A Day in the Life-Dental Work

I’m going to interrupt this stream of historical/biographical posts to bring you an update on horsey things while the event is fresh in my mind.
A Soft Spot for Stars A Day in the Life-Dental Work

Copper and Emma being besties yesterday.

So for some background: last spring Copper dropped some serious weight. Unfortunately, I was in the depths of a personal crisis and didn’t really realize how much weight Copper had lost. At that point, he didn’t look terrible, just like he didn’t have much muscle. So I started him on grain and then sent him to the trainer in the summer. He was still for sale, due to his previous wild horse bucking issues not clicking so well with my need for a timid-rider-friendly-confidence-builder-type horse. Of course, when Copper entered regular work, he dropped more weight, but he didn’t start to gain muscle like expected. My trainer was feeding him tons, but nothing was happening, except for that my previously wild pony was turning into a seasoned adult riding partner.

A Soft Spot for Stars A Day in the Life-Dental Work

This summer at the trainer’s.

Due to this change in temperament, I decided that he was no longer for sale. My trainer wanted to start him in a curb bit soon (yayyyyy for western pleasure expectations…), but had felt Copper’s teeth and didn’t want to do it until he’d had some dental work. So that was one of my assignments for over the winter while he was home.

I called and scheduled the appointment in February. I wanted to wait until after the busy-ness of Christmas had dissipated and January slipped by before I knew it. Copper had gained weight at home since he wasn’t really in work anymore, so I didn’t think of his teeth as enemy number one. He was just a hard keeper. February brought us sub zero temperatures and ridiculous amounts of snow, so our appointment was rescheduled for 3/8.

A Soft Spot for Stars A Day in the Life-Dental Work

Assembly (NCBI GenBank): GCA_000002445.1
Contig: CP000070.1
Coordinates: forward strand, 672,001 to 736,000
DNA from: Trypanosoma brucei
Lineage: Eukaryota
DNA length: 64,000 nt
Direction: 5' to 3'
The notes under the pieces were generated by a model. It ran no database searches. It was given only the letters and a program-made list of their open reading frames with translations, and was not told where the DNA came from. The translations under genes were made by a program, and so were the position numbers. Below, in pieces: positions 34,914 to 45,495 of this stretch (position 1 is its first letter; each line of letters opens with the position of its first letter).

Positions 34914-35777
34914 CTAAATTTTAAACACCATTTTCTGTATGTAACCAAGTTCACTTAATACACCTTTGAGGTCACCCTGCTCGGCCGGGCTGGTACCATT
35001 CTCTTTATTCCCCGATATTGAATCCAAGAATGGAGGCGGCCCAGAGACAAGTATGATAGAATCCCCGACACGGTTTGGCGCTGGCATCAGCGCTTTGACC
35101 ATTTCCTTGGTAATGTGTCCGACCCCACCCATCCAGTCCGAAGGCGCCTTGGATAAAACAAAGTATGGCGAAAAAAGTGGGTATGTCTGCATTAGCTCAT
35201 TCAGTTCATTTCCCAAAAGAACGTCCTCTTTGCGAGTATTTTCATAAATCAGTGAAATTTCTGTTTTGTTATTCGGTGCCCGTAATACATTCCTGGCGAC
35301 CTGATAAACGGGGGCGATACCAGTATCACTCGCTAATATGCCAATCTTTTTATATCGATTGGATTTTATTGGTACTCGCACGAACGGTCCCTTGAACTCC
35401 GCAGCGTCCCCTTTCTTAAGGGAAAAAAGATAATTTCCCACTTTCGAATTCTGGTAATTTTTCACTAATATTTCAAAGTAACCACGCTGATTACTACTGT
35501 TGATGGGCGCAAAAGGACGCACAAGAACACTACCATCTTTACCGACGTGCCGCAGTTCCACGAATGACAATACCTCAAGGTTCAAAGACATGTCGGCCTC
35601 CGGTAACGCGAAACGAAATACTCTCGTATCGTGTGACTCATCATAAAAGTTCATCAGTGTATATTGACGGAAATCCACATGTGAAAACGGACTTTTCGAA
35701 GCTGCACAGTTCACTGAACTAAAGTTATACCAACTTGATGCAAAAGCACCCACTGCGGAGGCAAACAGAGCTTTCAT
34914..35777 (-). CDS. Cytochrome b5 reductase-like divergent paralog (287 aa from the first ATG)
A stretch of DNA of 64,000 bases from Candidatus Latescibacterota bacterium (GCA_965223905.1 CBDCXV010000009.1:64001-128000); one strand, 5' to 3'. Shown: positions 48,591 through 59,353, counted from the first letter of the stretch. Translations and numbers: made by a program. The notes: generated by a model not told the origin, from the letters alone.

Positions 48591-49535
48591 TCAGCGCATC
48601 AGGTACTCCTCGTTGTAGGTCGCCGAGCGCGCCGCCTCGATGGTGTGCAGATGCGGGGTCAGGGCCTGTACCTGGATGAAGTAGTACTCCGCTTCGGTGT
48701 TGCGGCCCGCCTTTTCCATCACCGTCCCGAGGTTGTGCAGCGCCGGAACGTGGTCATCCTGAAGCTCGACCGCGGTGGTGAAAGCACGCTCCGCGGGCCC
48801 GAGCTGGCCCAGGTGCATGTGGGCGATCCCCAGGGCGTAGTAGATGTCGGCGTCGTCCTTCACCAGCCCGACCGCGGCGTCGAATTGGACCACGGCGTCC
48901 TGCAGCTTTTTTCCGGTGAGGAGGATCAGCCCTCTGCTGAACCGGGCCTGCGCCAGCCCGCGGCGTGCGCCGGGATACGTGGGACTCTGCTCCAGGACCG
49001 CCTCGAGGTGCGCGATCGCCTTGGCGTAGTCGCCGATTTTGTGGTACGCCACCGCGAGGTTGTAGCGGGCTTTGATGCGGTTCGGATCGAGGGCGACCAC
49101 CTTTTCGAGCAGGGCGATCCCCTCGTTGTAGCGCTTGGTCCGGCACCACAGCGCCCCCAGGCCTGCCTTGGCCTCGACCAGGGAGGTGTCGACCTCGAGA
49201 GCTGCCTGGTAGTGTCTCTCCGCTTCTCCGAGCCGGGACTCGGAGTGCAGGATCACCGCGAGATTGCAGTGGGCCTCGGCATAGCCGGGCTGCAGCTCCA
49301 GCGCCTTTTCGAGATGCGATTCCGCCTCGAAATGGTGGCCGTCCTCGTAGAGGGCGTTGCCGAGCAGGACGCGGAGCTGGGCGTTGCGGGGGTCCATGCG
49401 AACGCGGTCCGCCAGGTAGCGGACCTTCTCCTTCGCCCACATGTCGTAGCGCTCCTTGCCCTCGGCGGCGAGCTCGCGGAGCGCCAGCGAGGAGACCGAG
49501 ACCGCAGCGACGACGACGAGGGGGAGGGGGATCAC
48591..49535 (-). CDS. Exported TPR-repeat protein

Copper when I showed up at the barn. Oh Lord.

L, the horse dentist, showed up on time with her husband, B. He is her “holder.” This was novel to me, because I’d never had someone come along with a farrier, vet, etc. to hold my horse for the skilled person. Of course, after the appointment, I realized that B is a skilled person as well! He held up 16 hands of staggering Copper and kept him positioned so that L could see Copper’s teeth perfectly.

I had forewarned L that Copper is a diva about needles and would try his best to hop away from her if he knew what was coming, so she decided to outsmart him. She gave me some sedative to shoot onto his tongue (think dewormer application) to chill him out prior to the real sedative. So they waited out by the truck while I gave him the first round of drugs. I would say this made Copper the equivalent of someone who’d had a couple of glasses of wine. He was pretty steady on his feet, moving his ears to sounds, but not the least bit concerned that strangers were arranging bizarre equipment around him. If I could have asked him his opinion on things, he would’ve said “it’s all good.”

Once L was set up, she swapped his rope halter for a pleather looking one and handed him to her husband to hold while he was sedated him. We couldn’t get a good feel on his vein on his left, so we moved to his off side and found a better one. We really took our time to make sure that we got him the first time since he is so needle shy. He stood perfectly still for the injection and was sleepy Copper in no time.

Before the sedation, L listened to him chewing and remarked that all of the work was in the front of his mouth, which didn’t make sense to me then. Once she floated his molars, she took the dental halter off and inserted a different device to hold his mouth open so she’d have access to his incisors. She then explained that his front teeth were so long that his molars weren’t even touching when his mouth was shut. She then told me that his teeth were 100% the reason that he’d been hard to keep weight on, and to expect that he would need yearly dental work.

Obviously I feel really guilty for not having his teeth done earlier, but Copper has had a history of being a hard keeper for most of his young life, so I just worried that this was just him. Needless to say, I’m very relieved that with some regular dental work, he should be able to keep his weight easier in the future.

Before they left, L and B got to meet Emma and Chloe (of course). L was in love, and was already begging B for donkeys. They’re pretty easy to love, but can be annoying sometimes. I told her that she could borrow mine for a few months and that I was sure she’d return them.

A Soft Spot for Stars A Day in the Life-Dental Work

For instance, Emma backed her butt against mine while I was grooming Copper prior to their arrival. Maybe offering herself as a chair? Such a helpful and considerate donk.

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